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Above: Vehicles of most VVIPs do not bear number plates/Photo: rajbhavan.gujarat.gov.in

The Delhi High Court has said that all vehicles, even VVIP ones, should be registered and have a number plate, thereby making all citizens equal

~By Kunal Rao

The Delhi High Court said in a recent judgment that every vehicle in the country, including those of top dignitaries like the president, vice-president, governors and lieutenant-governors, should be registered and have a number plate.

A bench of Acting Chief Justice Gita Mittal and Justice C Hari Shankar said that everyone has to comply with the Motor Vehicles Act, 1988, while disposing of a petition which had sought the seizure of cars used by Rashtrapati Bhavan, the vice-president, Raj Niwas and the protocol division of the ministry of external affairs (MEA) on the grounds that they were not registered.

The Court said: “There can be no manner of doubt that every vehicle has to…

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Above: Vehicles of most VVIPs do not bear number plates/Photo: rajbhavan.gujarat.gov.in

The Delhi High Court has said that all vehicles, even VVIP ones, should be registered and have a number plate, thereby making all citizens equal

~By Kunal Rao

The Delhi High Court said in a recent judgment that every vehicle in the country, including those of top dignitaries like the president, vice-president, governors and lieutenant-governors, should be registered and have a number plate.

A bench of Acting Chief Justice Gita Mittal and Justice C Hari Shankar said that everyone has to comply with the Motor Vehicles Act, 1988, while disposing of a petition which had sought the seizure of cars used by Rashtrapati Bhavan, the vice-president, Raj Niwas and the protocol division of the ministry of external affairs (MEA) on the grounds that they were not registered.

The Court said: “There can be no manner of doubt that every vehicle has to comport to the Motor Vehicles Act and has to be registered with a registering authority and must display the registration number.” It also directed the centre and the Delhi government to ensure that all vehicles should be registered under the Motor Vehicles Act and clearly display the number plate.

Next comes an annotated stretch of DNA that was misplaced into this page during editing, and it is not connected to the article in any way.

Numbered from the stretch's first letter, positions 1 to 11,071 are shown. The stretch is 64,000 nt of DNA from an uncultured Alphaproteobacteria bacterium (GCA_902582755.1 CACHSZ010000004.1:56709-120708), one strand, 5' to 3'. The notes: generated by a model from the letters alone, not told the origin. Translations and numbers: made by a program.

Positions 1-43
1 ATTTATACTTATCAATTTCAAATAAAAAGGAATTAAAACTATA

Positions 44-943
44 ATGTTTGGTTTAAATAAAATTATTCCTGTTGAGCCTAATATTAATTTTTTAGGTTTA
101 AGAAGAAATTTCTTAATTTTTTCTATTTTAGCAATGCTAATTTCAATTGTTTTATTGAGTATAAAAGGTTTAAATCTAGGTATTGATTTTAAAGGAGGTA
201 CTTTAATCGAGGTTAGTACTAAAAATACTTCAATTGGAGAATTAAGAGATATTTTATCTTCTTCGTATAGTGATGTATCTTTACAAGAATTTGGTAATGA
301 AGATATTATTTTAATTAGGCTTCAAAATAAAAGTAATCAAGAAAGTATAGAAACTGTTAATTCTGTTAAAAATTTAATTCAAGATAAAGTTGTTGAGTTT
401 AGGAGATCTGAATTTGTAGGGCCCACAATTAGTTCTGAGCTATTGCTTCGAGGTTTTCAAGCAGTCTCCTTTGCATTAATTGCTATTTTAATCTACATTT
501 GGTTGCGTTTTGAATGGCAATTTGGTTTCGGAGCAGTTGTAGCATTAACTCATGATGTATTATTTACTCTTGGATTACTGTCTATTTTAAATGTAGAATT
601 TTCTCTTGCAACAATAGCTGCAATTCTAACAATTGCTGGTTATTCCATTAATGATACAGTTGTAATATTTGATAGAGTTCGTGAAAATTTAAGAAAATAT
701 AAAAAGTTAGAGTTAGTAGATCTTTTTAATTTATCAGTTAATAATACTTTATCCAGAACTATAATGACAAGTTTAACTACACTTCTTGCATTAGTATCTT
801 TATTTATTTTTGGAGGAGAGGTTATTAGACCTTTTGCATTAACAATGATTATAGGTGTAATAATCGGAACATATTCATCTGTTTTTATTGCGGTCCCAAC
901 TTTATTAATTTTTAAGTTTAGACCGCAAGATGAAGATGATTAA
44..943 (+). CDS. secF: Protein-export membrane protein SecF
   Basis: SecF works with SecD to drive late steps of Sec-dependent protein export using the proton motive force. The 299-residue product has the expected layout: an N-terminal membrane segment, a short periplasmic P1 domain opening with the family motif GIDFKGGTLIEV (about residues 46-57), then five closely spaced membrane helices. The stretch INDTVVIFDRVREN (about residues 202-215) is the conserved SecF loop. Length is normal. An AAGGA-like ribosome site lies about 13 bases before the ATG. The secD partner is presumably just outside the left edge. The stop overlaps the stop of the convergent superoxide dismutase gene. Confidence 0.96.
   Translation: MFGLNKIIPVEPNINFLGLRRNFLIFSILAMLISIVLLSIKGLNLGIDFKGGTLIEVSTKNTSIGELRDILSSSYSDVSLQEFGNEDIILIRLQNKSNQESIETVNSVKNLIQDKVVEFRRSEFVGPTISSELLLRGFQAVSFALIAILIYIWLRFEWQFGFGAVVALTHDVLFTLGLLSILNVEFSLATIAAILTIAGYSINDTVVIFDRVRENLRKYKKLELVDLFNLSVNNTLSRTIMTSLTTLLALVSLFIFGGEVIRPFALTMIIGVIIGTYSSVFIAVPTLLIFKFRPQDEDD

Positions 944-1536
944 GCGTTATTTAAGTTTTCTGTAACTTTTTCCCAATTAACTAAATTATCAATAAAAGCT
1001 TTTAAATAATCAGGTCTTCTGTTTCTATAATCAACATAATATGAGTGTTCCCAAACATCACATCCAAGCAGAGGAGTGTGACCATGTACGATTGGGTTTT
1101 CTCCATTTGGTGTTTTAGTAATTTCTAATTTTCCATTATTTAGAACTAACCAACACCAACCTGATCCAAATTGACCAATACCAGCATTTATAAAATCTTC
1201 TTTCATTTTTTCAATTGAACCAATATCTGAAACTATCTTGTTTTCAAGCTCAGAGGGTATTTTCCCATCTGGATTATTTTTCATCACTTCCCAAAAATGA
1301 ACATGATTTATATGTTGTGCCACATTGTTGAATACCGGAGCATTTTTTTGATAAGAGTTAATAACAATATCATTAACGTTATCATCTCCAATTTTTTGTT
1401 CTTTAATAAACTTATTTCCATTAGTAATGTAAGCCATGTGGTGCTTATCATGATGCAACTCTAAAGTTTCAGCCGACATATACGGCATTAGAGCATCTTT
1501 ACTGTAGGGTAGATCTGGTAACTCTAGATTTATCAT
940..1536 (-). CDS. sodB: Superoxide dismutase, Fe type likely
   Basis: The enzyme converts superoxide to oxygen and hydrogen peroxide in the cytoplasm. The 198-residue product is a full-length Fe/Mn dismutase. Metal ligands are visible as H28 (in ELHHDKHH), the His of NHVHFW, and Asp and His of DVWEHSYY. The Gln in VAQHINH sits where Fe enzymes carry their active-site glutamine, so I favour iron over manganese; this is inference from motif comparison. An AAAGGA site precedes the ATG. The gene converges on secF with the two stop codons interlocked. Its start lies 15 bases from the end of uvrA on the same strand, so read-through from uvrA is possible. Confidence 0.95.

In the public interest litigation filed by Nyayabhoomi, a non-governmental organisation, it was contended that displaying the national emblem on cars instead of number plates makes them conspicuous, rendering dignitaries easy targets for terrorists and anyone with   malicious intention.

The central government’s standing counsel, Rajesh Gogna, submitted a status report in the Court on behalf of the ministry of road transport and highways stating that the offices of the top dignitaries had been told to register their cars. The report said: “That the offices of President of India, Vice President, Governors and Lt Governors in the country and Secretary (Ministry of External Affairs) have been asked vide letter dated January 2 to ensure that all the vehicles used by the (a) President/ President’s Secretariat, Vice President/Vice President’s Secretariat, (c) Governor/ Lt. Governors/ or their Officers/Secretariat, (d) Ministry of External Affairs be registered, if not done, and that they display registration mark as per the rules.”

Following this, replies were received from the vice-president’s secretariat stating that all its vehicles displayed registration numbers, including those being used by the vice-president and his spouse. The report added that the vehicle of the governor of Kerala and those being used by officers and the governor’s secretariat were registered with the Regional Transport Office and displayed the registration mark as per rules of the MV Act. With respect to 14 vehicles of the MEA, it stated that the process for registration had been initiated and would be complete soon.

The Court directed that an action taken report (ATR) be given to the petitioner and if he found that the vehicles were still not registered, then he could approach the court.

The NGO said that several letters were written to the commissioner, transport, the traffic police and the president of India, but no response was received. Information was also sought under the Right to Information Act, but still no action was taken.

The petition claimed that non-registration of a car meant that it was not insured and hence, in case of an accident, no claim could be brought against it as its ownership would be unknown. It added that citizens would get a message that if a dignitary could get away with disobeying the law, so could they.

This decision of the High Court has, to some extent, brought an end to VVIP culture in the country.

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